The BMA's annual representative meetingBMJ 2000; 321 doi: https://doi.org/10.1136/bmj.321.7253.116 (Published 08 July 2000) Cite this as: BMJ 2000;321:116
Editorial p 61, News p 69
“Do not resuscitate” orders need more explanation
“Resuscitation is often a messy business and bears little resemblance to what is portrayed in medical television programmes,” Dr Jonathan Fielden (West Berkshire) told the meeting.
He was speaking in favour of a motion, which was carried, calling for the BMA to initiate a public awareness campaign about what resuscitation involved. Dr Fielden pointed out that the survival rate after resuscitation was 10-15% outside hospital and 15-30% inside hospital. Patients who survived had a 50% chance of surviving for 36 months. The ideal would be to move away from cardiac arrest teams to medical emergency teams to treat people before they had a cardiac arrest.
The five part motion also declared that junior doctors should not have to make “do not resuscitate” orders without senior support; that junior doctors should not be coerced or cajoled into making such orders; and that the BMA's medical ethics committee should be instructed to explore extending the current BMA policy to include compulsory written consent. Dr Fielden thought that the suggestion that the admitting team should be responsible for making all resuscitation decisions was impractical, and this section was carried as a reference.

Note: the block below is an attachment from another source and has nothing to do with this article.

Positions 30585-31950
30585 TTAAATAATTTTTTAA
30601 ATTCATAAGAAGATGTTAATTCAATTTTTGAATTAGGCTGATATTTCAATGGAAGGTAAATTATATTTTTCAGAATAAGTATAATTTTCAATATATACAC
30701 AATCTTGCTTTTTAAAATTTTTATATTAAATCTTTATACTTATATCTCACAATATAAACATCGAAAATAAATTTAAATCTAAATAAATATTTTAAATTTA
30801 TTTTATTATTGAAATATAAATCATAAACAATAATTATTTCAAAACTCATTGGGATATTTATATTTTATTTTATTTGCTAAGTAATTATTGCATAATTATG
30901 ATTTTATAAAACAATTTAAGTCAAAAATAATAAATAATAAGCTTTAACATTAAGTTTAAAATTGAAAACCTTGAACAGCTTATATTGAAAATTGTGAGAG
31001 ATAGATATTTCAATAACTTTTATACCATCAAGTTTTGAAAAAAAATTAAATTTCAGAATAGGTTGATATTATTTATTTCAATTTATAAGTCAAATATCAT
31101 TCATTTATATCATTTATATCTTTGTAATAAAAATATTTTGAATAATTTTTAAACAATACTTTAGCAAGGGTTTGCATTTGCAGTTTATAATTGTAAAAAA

BMA calls for resignation of college president
The BMA has called for the resignation of the president of the Royal College of Obstetricians and Gynaecologists (RCOG) by 111 votes to 84 because of the suggestion from the college that there should be a new specialist grade to deal with the excess of trainees in the specialty.
The proposal, which does not have the support of the whole college or of the trainees, is for a specialist grade for doctors who had completed their certificate of completion of specialist training. The junior doctors conference passed a similar motion last month (17 June, p 1675).
Proposing a composite motion, Miss Fiona Kew, …